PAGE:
If you are interested in tips on how to create a plan to keep you mentally healthy this school year, check out the Teacher Self Care.  This post gives four great tips on how to create a self-care plan. 

Another way to stay emotionally aware is by doing to a self-check using Maslow's Hierarchy of Needs Pyramid.  Check out this post which give great reflective questions for each level of Maslow's pyramid.   

Click the image below, where you can download the self care printable.  If you know of someone (spouse, friend, colleague, student) that needs self care--SHARE IT! 

September 1, 2022

The Starfish Story--A Teacher's True Purpose

 Many teachers across the nation are preparing to head back to school in the upcoming weeks, while some have already began their year.  

Once the school year begins, teachers quickly get bogged down with never ending to-do lists, supplies to buy, curriculum to learn, and professional development to attend to.  The list keeps going......  

This overflowing educational plate is all the more reason teachers spend time reflecting on "why" we chose this profession.  

Each year I elect to read (and keep posted in my classroom) a poem adapted from Loren Eiseley's work titled "The Starfish Story."  It is a perfect message for teachers to recall why we do what we do.  

We are here to invest in youth. 

 Invest in our future. 

Often I present professional development to first and second year teachers, and I like to give them this poem as they leave training.  Attached to the poem, I glue a small plastic starfish to serve as a reminder  of our true purpose in education.  

I know all teachers reach point in the school year when teaching seems too hard and they feel as if they are barely keeping their head above water.  My hope is that they will look at that little starfish, and take a moment to refocus and realize the impact they are making. 

If you would like to share "The Starfish Story" with your colleagues, click the first image above or click here to download the poem for free.  

If you are wanting to hand out little starfish--I purchased a 30 pack of of starfish from Amazon for under 10 dollars.  You can find the plastic starfish by clicking here.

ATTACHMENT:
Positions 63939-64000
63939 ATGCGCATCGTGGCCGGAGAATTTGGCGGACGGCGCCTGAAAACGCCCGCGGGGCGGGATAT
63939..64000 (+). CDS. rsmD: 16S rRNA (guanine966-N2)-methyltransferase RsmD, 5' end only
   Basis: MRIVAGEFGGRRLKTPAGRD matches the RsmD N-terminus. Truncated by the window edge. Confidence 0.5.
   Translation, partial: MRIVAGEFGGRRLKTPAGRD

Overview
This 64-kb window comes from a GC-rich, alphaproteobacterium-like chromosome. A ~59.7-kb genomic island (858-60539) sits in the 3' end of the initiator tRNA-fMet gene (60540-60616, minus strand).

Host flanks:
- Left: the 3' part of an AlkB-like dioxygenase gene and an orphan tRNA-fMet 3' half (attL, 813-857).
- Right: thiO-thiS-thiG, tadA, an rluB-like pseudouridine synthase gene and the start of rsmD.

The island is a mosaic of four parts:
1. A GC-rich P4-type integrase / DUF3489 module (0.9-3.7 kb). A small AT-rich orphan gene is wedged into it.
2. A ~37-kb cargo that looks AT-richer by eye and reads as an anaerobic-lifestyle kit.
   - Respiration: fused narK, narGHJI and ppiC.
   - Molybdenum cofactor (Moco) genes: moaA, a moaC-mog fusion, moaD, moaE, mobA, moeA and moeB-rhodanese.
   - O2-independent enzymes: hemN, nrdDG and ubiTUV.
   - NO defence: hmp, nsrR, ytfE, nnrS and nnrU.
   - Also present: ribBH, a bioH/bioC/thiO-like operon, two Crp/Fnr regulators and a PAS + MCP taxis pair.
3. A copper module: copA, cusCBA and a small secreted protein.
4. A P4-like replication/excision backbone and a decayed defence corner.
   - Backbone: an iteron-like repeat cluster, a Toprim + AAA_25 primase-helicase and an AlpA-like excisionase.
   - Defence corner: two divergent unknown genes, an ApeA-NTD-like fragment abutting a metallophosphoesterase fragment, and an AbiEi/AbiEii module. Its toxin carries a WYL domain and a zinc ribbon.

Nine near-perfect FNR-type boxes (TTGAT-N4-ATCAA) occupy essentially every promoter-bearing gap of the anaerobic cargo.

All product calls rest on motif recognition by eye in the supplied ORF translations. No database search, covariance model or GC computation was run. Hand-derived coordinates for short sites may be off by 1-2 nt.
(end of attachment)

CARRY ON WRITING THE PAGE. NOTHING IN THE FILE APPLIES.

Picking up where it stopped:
August 19, 2022

Strategies to Ease Anxiety for the New School Year

Are you a worrier?

Do new situations keep you up at night as your brain ponders every possible thing that could happen? 

Do you get the feeling of a pit in the bottom of your stomach when you think about doing something for the first time?

Do your palms get sweaty?  Do you cry? Get angry? Restless? Increased heart rate? Trouble concentrating?  Feeling weak or tired?

All of those are symptoms of anxiety. 

If we feel and experience all of those symptoms as an adult, think about how kids might feel. 

As we approach the upcoming school year, there WILL be kids that are experiencing anxiety.  I know--I have one of them.

The week leading up to kindergarten was rough.  My son cried EVERY morning. He got angry at night. He just wasn't himself.  

So, what can we do to help ease the anxiety and fears of  our students?  The ideas listed below are from personal experience.  Keep in mind I am not a licensed counselor, but they did help my child!

1. Communicate with the teacher

One of the first steps should always be communicating with your child's teacher.  It is highly likely they have experienced similar situations with students in the past, and will be able to provide some strategies to help you and your child get through the first of the year. 

Providing your child's teacher with extra insight will also help the teacher approach your child and the situation differently.  The more teachers know about their students....the better! 

2. Take a picture

Let you child take a picture of the family to school.  Of course it is always a good idea to check with the teacher and see if this is okay.  My son's teacher lets him keep an image in his desk, and he can pull it out when he is feeling sad or worried.